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September 22, 2018

Police arrest six for selling banned drugs

Senior drug inspector pharmacy and poisons board northeastern region Ali Omar[R] Speaking to the press in Garissa town yesterday.
Senior drug inspector pharmacy and poisons board northeastern region Ali Omar[R] Speaking to the press in Garissa town yesterday.

Abuse of prescription drugs in Northeastern has reduced, thanks to sustained efforts by the Pharmacy and Poisons Board.

PPB regional inspector Ali Omar said youths were buying diazepam, rohypnol, lexatanil, midazolam, benylin, codeine and other codeine containing drugs from chemists to get intoxicated.

Speaking to reporters in Garissa town yesterday, Omar said a ban imposed on the sale of the drugs in chemists has hugely contributed to the reduction in abuse cases.

The drugs can only be sold to a person with a written prescription from a doctor. Most youths were using the drugs as accompaniment for miraa and muguka chewing.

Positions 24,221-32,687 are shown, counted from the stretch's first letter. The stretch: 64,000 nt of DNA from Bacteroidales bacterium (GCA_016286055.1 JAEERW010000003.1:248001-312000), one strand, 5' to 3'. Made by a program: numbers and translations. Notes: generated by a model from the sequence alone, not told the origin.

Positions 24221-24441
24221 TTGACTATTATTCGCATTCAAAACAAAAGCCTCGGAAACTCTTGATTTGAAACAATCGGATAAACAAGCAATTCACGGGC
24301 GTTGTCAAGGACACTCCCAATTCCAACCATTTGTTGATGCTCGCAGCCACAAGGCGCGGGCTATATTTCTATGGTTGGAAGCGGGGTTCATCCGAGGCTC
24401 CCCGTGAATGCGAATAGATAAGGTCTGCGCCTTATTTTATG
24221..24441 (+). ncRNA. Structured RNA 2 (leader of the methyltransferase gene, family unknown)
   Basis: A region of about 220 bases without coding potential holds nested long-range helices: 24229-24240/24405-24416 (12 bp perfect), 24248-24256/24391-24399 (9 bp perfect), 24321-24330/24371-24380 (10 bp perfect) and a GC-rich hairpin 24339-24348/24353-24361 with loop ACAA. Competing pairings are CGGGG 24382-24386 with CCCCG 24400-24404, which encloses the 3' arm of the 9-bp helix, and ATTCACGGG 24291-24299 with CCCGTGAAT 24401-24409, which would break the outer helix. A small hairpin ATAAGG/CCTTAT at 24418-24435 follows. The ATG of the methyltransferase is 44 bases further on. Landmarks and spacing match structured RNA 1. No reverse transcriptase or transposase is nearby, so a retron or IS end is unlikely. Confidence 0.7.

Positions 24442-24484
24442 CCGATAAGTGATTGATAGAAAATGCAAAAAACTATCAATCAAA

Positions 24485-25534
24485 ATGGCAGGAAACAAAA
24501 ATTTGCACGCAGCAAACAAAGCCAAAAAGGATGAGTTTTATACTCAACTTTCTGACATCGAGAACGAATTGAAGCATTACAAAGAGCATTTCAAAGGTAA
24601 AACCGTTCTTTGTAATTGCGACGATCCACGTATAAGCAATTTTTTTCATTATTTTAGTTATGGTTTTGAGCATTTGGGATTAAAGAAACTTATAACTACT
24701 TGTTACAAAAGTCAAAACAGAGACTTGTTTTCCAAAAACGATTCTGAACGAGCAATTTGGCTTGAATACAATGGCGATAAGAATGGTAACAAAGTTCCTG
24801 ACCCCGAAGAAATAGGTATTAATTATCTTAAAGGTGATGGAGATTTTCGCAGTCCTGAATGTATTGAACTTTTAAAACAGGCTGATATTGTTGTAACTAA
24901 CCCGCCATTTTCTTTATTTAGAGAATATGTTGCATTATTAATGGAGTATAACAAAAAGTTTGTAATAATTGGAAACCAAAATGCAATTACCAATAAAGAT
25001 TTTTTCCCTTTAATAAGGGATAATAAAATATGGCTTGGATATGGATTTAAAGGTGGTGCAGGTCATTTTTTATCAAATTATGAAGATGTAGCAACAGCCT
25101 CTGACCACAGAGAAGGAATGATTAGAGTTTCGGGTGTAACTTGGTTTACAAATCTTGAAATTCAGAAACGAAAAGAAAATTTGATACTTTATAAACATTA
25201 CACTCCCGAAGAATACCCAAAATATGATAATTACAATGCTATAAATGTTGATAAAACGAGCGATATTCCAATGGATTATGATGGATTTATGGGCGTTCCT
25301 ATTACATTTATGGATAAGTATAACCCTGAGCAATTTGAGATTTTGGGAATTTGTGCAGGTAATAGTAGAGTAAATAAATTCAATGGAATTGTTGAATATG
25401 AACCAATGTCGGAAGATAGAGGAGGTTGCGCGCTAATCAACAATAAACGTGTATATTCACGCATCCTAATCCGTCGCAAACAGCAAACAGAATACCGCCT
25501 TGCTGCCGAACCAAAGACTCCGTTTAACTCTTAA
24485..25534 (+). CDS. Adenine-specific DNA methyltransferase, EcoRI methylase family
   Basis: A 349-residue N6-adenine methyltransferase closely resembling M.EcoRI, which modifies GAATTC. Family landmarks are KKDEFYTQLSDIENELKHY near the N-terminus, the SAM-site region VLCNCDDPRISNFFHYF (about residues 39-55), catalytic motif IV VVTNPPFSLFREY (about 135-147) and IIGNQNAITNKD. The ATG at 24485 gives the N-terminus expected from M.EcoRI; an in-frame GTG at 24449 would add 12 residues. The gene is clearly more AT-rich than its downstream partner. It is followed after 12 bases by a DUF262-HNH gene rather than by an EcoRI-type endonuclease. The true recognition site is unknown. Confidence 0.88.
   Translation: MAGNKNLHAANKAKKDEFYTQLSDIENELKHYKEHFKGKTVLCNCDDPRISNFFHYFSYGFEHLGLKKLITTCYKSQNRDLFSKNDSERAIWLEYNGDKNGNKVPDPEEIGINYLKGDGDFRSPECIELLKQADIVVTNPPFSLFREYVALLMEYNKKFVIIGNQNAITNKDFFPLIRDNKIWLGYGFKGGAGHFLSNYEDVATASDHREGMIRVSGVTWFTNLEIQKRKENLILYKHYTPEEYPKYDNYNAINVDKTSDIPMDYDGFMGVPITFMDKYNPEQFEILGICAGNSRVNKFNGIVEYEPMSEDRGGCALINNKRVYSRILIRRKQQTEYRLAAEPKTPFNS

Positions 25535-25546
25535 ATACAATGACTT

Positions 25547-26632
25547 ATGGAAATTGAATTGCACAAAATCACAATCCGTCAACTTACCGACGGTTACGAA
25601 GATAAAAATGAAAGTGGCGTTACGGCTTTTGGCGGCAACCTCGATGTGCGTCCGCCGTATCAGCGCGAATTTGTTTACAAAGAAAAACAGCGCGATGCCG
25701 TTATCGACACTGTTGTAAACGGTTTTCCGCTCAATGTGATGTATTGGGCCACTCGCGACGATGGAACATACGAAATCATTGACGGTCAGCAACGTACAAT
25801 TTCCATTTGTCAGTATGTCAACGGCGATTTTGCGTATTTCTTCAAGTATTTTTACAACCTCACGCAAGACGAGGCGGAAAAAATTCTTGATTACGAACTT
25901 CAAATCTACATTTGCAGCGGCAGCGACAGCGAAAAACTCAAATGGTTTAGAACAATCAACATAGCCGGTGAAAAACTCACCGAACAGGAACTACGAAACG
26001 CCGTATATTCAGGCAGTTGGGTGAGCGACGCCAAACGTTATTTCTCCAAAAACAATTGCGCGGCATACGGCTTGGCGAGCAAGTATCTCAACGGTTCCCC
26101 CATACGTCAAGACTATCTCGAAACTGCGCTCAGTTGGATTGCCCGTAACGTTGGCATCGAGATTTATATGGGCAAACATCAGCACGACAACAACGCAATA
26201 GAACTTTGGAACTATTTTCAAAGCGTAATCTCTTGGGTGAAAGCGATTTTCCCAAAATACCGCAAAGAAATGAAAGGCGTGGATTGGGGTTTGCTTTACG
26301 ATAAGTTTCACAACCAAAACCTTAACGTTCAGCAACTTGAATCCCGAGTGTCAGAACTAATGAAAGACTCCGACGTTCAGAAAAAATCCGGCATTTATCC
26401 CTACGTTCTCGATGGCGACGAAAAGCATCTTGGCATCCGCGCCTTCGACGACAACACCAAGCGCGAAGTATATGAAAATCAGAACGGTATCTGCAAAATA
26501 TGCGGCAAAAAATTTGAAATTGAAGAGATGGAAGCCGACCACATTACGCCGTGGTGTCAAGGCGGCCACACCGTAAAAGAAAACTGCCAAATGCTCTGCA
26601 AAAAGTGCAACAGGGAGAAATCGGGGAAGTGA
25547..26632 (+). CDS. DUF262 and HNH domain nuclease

Omar yesterday accompanied police in a sting operation on pharmacies, shops, kiosk and miraa dens believed to be secretly selling the drugs. Six people were arrested.

"They will be taken to court," Omar said. The official thanked elders and clerics for joining the campaign to sensitise youths on the use of the drugs.

The clerics were used to speak to parents of youths hooked to the drugs to advise their children against drug abuse.

The ban on the sale of the drugs was imposed last year after residents raised alarm over increased abuse of prescription medicines.

“It was a worrying trend to see a high number of young men getting hooked to prescription drugs without knowing the adverse effects of such drugs,” Omar said.

A bottle of codeine is now sold at Sh600, up from Sh200 to discourage its use. The drug is used to treat pain as a cough medicine but local youths were mixing it with soda as an accompaniment for miraa.

It used to be sold disguised as a soda. "We will continue to arrest those selling the drug. We know some people are still selling it secretly," Omar said.

Investigations by the Star found that most chemists have stopped the sale of the drugs unless one has a letter stamped and signed by a known doctor.

But miraa dens still sell some of the drugs to a few trusted customers. "Things have changed. It is very difficult to get the drugs," a former addict who did not want to be named said.


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